“No!” Whitfield called out, answering his own question.

“Any Presbyterians?”

“No!”

“Any Independents or Seceders, New Sides or Old Sides, any Methodists?”

“No! No! No!”

“Whom have you there, then, Father Abraham?”

“We don’t know those names here. All who are here are Christians—believers in Christ.”

On August 24, 2014, we will be united together in worship as Christians—believers in Christ. I am honored this year to be able to share the message from God’s Word.

I hope you can join us. Check out the UNITED website to get all the details.

Stand Strong (book review)

Stand StrongNick Vujicic was born without arms or legs, as a result, he said he grew up being a “bully’s dream.” But Nick is an overcomer! He conquered his bullies, and in his book Stand Strong he wants to help students learn to conquer their bullies too.

Nick explains, “Your bully’s motives don’t matter. You do. Your safety and your happiness are more important to me and everyone else who loves and cares about you; so instead of focusing on why a bully is picking on you, let’s focus on helping you feel secure and happy again. … I will help you build your antibully antibodies.”

Using his own life as an example, Nick shares the raw emotions he felt when he was picked on by bullies. He is also transparent enough to share all the wrong ways he tried to avoid being bullied, and ultimately how he discovered the pattern for successfully navigating the bullies that come along all our paths. As Nick wraps up the book he observes, “Seriously, here is the idea I’m asking you to consider: what if you could find ways to learn and grow from being bullied? What if you took a bully’s hurtful actions and turn them into lessons learned so that you became stronger, wiser, and more confident?”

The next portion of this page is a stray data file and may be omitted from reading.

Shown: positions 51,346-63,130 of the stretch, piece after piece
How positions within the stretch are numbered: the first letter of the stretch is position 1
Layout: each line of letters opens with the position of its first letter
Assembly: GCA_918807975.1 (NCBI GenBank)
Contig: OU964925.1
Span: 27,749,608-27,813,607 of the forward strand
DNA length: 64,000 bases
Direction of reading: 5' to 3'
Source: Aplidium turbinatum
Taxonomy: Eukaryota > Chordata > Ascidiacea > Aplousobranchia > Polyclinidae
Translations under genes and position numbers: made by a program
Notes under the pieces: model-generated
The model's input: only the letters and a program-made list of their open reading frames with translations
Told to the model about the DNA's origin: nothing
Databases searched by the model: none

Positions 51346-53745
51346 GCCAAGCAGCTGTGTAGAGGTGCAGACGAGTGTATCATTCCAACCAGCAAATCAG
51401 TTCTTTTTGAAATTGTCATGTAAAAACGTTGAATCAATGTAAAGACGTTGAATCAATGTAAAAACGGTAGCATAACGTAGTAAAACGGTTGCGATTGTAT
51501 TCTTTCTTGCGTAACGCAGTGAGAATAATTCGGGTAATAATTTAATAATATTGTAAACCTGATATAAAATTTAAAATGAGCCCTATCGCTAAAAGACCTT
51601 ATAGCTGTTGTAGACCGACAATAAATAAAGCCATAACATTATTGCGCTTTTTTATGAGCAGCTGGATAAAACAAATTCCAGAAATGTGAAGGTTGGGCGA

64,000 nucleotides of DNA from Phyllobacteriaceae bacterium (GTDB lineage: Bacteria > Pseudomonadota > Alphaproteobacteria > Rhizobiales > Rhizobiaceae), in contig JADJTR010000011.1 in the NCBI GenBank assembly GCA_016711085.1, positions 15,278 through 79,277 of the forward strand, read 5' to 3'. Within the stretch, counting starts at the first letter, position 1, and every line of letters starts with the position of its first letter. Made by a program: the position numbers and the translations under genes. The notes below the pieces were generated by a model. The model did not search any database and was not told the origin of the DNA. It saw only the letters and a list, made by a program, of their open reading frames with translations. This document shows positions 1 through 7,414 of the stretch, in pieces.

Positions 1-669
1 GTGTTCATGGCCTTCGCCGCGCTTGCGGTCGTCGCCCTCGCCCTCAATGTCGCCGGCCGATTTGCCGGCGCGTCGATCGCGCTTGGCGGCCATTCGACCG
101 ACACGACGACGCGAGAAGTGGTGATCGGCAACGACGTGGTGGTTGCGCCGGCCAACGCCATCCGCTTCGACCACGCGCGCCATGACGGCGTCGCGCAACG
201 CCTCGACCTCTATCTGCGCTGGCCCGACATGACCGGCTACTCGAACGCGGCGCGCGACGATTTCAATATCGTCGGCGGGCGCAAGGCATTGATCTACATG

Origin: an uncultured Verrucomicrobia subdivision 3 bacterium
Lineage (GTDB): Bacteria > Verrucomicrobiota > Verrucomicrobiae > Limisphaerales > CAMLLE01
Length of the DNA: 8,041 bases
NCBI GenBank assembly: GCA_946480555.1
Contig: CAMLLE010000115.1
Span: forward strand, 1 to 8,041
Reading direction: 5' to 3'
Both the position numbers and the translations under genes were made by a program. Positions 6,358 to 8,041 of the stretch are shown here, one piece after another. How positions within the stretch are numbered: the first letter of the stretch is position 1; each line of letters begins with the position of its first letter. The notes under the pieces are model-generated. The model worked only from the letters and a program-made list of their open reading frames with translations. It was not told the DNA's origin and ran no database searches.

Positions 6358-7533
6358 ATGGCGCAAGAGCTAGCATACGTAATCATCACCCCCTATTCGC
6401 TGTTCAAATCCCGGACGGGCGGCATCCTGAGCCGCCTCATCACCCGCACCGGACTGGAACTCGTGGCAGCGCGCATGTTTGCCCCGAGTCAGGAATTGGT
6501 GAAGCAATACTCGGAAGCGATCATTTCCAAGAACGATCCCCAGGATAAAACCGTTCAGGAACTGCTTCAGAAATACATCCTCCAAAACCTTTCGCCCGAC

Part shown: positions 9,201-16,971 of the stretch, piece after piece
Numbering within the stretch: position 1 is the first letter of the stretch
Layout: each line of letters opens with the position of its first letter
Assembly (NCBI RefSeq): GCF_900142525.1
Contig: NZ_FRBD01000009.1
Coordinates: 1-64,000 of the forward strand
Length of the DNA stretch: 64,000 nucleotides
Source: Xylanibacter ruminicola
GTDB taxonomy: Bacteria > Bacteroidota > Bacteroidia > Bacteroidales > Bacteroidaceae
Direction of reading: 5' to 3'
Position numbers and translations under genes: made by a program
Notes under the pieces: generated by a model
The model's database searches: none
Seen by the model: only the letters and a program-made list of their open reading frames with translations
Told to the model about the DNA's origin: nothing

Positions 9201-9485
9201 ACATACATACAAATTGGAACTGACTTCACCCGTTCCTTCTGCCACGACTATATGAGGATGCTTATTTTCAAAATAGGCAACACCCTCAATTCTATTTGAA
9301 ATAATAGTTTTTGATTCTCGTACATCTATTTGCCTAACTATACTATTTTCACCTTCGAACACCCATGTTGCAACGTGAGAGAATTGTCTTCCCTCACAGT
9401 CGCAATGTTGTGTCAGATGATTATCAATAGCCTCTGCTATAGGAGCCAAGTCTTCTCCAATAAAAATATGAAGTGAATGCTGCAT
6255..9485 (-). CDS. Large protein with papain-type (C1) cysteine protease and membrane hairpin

I found the steps in Nick’s Antibullying system to be steps that can be immediately applied. They are very do-able! And they will indeed make students stronger, wiser, and more confident.

This is a book I would recommend to not only school-aged students, but also parents, teachers, and school principals. If everyone could get together on the same program, the results would lead to a completely new environment in our schools.

I am a Waterbook book reviewer.

Links & Quotes

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Some interesting reading & watching today…

“The treacherous enemy facing the church of Jesus Christ today is the dictatorship of the routine, when the routine becomes ‘lord’ in the life of the church. Programs are organized and the prevailing conditions are accepted as normal. … That would be perfectly all right and proper for a cemetery. Nobody expects a cemetery to do anything but conform.” —A.W. Tozer

John Stonestreet reminds us that even in the scientific community, Macroevolution Has No Clothes.

“Father, we fear our deadly fondness for floating toward the falls when we ought to be swimming against the current. Oh, God, have mercy to waken us again and again to the perils of drifting in the Christian life. Help us heed Hebrews 2:1, ‘We must pay much closer attention to what we have heard, so that we do not drift away from it.’” —John Piper

I love this story: Communion On The Moon.

Hamas are terrorists pure and simple. The Egyptians get it. Why doesn’t the Western media get it? Why don’t Western leaders get it? And why don’t Christian leaders get it?” Read more about the Israeli battle against Hamas in Middle-East Meets Middle-Earth.

[VIDEO] Ken Davis has a hilarious take on airplane restrooms.

The Wall Street Journal rightly sees the situation at Gordon College as The Next Religious Liberty Case.

Dr. Tim Elmore lays out The Messages We Must Send To Millennials About Life After College.